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Music 100 Chapter 6

by: Smruti Notetaker

Music 100 Chapter 6 MUS 100

Smruti Notetaker

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About this Document

These notes cover Chapter 6 about Baroque Music. Will be on next test.
Introduction to Music
Javier Mendoza
Class Notes
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This 4 page Class Notes was uploaded by Smruti Notetaker on Tuesday September 27, 2016. The Class Notes belongs to MUS 100 at University of Illinois at Chicago taught by Javier Mendoza in Fall 2016. Since its upload, it has received 13 views. For similar materials see Introduction to Music in Music at University of Illinois at Chicago.


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Date Created: 09/27/16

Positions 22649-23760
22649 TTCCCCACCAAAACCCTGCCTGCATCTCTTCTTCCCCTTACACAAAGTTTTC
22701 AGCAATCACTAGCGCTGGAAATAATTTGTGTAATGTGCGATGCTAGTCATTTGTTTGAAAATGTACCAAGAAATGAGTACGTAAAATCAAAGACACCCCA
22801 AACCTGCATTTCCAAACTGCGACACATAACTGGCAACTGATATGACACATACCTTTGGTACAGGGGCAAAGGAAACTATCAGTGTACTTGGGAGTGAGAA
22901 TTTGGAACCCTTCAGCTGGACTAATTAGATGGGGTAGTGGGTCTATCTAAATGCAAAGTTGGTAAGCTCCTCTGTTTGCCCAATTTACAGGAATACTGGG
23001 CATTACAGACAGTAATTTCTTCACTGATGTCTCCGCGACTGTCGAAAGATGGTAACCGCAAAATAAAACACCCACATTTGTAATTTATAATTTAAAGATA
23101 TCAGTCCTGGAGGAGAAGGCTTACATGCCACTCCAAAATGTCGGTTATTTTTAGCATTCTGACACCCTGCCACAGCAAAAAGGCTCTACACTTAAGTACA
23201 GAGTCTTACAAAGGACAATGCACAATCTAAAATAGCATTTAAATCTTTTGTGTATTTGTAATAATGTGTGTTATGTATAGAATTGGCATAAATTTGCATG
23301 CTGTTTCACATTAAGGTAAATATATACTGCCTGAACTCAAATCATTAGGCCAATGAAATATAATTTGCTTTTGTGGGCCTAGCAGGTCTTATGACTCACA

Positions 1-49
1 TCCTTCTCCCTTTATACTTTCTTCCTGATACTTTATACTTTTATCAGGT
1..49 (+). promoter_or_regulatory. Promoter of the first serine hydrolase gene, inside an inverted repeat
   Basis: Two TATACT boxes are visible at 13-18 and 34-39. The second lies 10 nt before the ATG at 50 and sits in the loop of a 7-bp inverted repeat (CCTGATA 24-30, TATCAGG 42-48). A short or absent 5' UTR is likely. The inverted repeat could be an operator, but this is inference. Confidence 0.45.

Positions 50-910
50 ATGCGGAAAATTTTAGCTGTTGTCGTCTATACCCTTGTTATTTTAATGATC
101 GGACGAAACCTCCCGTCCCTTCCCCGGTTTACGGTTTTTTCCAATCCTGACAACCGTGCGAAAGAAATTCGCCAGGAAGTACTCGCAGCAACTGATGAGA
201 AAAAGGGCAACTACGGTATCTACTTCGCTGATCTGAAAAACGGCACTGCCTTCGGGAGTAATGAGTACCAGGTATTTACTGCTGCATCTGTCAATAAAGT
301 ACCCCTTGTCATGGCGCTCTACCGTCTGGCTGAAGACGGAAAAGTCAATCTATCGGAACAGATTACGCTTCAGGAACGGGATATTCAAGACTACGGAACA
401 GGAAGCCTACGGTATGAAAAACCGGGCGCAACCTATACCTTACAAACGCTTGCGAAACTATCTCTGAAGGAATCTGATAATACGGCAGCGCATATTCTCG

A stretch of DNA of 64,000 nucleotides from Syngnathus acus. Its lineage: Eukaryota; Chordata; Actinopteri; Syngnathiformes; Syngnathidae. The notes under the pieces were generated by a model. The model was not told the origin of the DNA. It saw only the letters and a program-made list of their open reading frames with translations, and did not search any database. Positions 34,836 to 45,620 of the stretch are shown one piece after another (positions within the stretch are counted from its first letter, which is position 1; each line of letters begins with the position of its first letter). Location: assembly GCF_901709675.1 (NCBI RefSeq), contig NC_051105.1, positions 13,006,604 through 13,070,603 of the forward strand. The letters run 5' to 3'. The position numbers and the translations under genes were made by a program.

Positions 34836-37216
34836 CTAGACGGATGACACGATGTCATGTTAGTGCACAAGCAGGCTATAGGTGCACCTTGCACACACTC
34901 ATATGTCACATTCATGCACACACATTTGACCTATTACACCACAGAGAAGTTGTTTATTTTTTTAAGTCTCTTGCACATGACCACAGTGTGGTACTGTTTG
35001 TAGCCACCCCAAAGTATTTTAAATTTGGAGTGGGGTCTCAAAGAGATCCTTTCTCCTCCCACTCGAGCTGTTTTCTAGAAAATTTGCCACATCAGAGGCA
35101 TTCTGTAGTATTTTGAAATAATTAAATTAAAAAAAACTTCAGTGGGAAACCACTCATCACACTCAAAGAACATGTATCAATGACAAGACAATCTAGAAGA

Chapter 6  Baroque Culture o Arts used to celebrate and to support those in political power o Churches and palaces richly ornamented o Ornamentation also in painting and sculpture; active, dramatic scenes and figures o Laborers created building and art for the church and ruling class  Baroque Music o Purposes/Performers  Music composed for and performed for or by aristocracy  Music for aristocracy performed un homes and in public  Sings and danced also performed in alehouses and streets for average citizens o Characteristics  Constant motion  Use of ornaments (melodic decoration)  Use of contrasts (loud, then quiet phrase)  Songs written by average citizens not written down  Opera origins o Began in Italy, circa 1600 o Florentine camerata (society of scholars and musicians)  Added melodies to Greek dramas  Emphasized clarity of text  Rhythm followed textual accents  Early Opera Vocal Style o Monody  Solo singer  Accompaniment  Homophonic texture o Basso continuo (also called continuo)  Accompanied monody  Bass instrument (cello or bassoon) + chordal instrument (lute, harpsichord, or organ)  Figured bass: Bass line with numbers indicating harmonies for chordal instrument to improvise  Baroque Opera Vocal Styles o Recitative  Speech like, served as dialogue  Flexible rhythm  Usually limited accompaniment  Early operas were recitative o Arioso  More lyrical then recitative  More melodic and expressive the recitative o Aria  Expansion of arioso style  Songlike, focus of opera  Could stand alone outside of the opera  In da capa arias (ABA form) singers embellish the repeat of the A section  Opera Chorus o Included to represent groups of people o Often had homophonic texture so that audience could understand text o Repetition of text by opera chorus was common  Opera Firsts o Jacopo Peri  Euridice (1600)  Earliest surviving opera from the camerata  Almost entirely recitative o Francesca Caccini  First known female opera composer  La Liberazione di Ruggerio first opera to be performed outside of Italy  Baroque Italian Opera Composer: Claudio Monteverdi o Life spanned Renaissance into baroque (1567-1643) o Composed madrigals and operas o First master of opera o His Orfeo (1607) introducing opera as a major art form, including:  Costumes  Staging and lighting  Forty instrumentalists, chorus, dancers  Listening Guide: “Tu se’morta” (You are Dead”) from Act Two of Monterverdi’s Orfeo o The libretto (“book” or the text) changing from original legend to operatic version to provide happy ending  Opera Audiences o Italy  Originally for aristocracy  Public opera houses by 1637  Entertainment for middle classes and nobility o Across Europe  Opera spread  Works composed and performed in Italian and in vernacular  Henry Purcell (1659-1695) o Composed sacred and secular music o Composed vocal and instrumental works o Organists at Westminster Abbey and Chapel Royal o Composed funeral music for Queen Mary o Purcell’s Dido and Aeneas considered first English opera  Featured Listening “Thy Hand, Belinda” and “When I am Laid in Earth” from Act Three of Purcell’s Dido and Aeneas o Adapted from Virgil’s Aeneid o Operatic recitative/aria; Homophonic texture o Solo soprano with string and accompaniment o Aria employs a five-measure ground bass (repeating bass melody)  The Orchestra o The orchestra began during the baroque period o Orchestras first used to accompany singers o Royalty and wealthy families hired musicians and composer- conductors to provide instrumental music o Orchestras originally consisted of only bowed stringed instruments  Water Music o Handel composed Water Music for King George II of England in 1717 o Composed to be performed for the king and guests on a barge on the river Thames o Water Music can be divided into three suites of dances o Performances of this work on the king’s barge did not include the harpsichord because of limited space  Listening Guide “Minuet” from “Water Music” by George Frederic Handel o Orchestral suite o Homophonic texture o ABA form (minuet and trio) o Triple meter o Strings, horns, oboes, bassoon, harpsichord  The Concerto o From the Latin word concertare which means to fight or contend o Composers applied this idea in music by contrasting dissimilarly sized groups of instruments o Concertos developed out of the baroque interest in contrasting soft and loud sounds o Types of concertos  Concerto Grosso  Small solo group and orchestra  Solo concerto  Solo instrument and orchestra  Concerto Grosso o Mulltimovement work contrasting a small group of solo instruments (Concertino) and full orchestra (ripieno) o Three movement structure (fast-slow-fast) most common o Ritornello  The Brandenburg Concertos o Bach composed music for court orchestras, particularly at Anhalt- Cothen o Six works dedicated to Christian Ludwig, the margrave of Brandenburg o Three follow Concerto Grosso style of concentration and ripieno groups o Back created timbre contrast within the concertino as well as between concerto and ripieno  Listening Guide: Brandenburg Concerto no.5 first movement by J.S. Bach o Concerto Grosso o Allegro tempo o Ritornello form (typically for first movement) o Quadruple meter o Concertino: flute, violin, harpsichord  The Harpsichord o Shaped like a small grand piano  The Ripieno Concerto o Ripieno plays without a solo instrument or group  Solo Concerto o Desire for more contrast led to solo concerto  Antonio Vivaldi o Born in Venice, Italy and died in Vienna, Austria o Violinist father taught him how to play violin o Le Quattro Stagioni (The Four Seasons)  Listening Guide: “Spring” second movement  Characterisics of Baroque Music o Texture- Homophone; polyphonic o Tonality- major-minor with dissonance used for specific effect o Rhythm- Measured o Singing Style- Monody, recitative, aria, arioso, large-scale, choral works o Large Vocal Works- Opera, oratorio, Passion, Mass, Cantata